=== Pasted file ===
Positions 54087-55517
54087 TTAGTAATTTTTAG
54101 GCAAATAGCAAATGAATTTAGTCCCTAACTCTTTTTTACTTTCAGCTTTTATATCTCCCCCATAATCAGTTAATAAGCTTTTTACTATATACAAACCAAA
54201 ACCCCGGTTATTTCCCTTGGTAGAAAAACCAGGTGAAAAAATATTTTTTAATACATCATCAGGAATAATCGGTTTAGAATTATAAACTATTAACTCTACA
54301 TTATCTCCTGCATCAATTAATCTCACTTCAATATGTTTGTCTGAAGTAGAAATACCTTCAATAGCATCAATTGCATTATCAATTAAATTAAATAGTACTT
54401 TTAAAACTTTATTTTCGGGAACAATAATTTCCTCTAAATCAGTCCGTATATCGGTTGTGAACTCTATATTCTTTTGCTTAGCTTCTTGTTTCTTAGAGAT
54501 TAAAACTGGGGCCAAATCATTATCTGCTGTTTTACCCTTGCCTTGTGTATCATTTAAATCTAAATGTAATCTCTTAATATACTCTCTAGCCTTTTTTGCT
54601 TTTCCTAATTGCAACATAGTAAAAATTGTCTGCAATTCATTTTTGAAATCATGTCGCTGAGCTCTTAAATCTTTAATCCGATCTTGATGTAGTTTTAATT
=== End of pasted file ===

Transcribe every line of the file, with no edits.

Positions 54087-55517
54087 TTAGTAATTTTTAG
54101 GCAAATAGCAAATGAATTTAGTCCCTAACTCTTTTTTACTTTCAGCTTTTATATCTCCCCCATAATCAGTTAATAAGCTTTTTACTATATACAAACCAAA
54201 ACCCCGGTTATTTCCCTTGGTAGAAAAACCAGGTGAAAAAATATTTTTTAATACATCATCAGGAATAATCGGTTTAGAATTATAAACTATTAACTCTACA
54301 TTATCTCCTGCATCAATTAATCTCACTTCAATATGTTTGTCTGAAGTAGAAATACCTTCAATAGCATCAATTGCATTATCAATTAAATTAAATAGTACTT
54401 TTAAAACTTTATTTTCGGGAACAATAATTTCCTCTAAATCAGTCCGTATATCGGTTGTGAACTCTATATTCTTTTGCTTAGCTTCTTGTTTCTTAGAGAT
54501 TAAAACTGGGGCCAAATCATTATCTGCTGTTTTACCCTTGCCTTGTGTATCATTTAAATCTAAATGTAATCTCTTAATATACTCTCTAGCCTTTTTTGCT
54601 TTTCCTAATTGCAACATAGTAAAAATTGTCTGCAATTCATTTTTGAAATCATGTCGCTGAGCTCTTAAATCTTTAATCCGATCTTGATGTAGTTTTAATT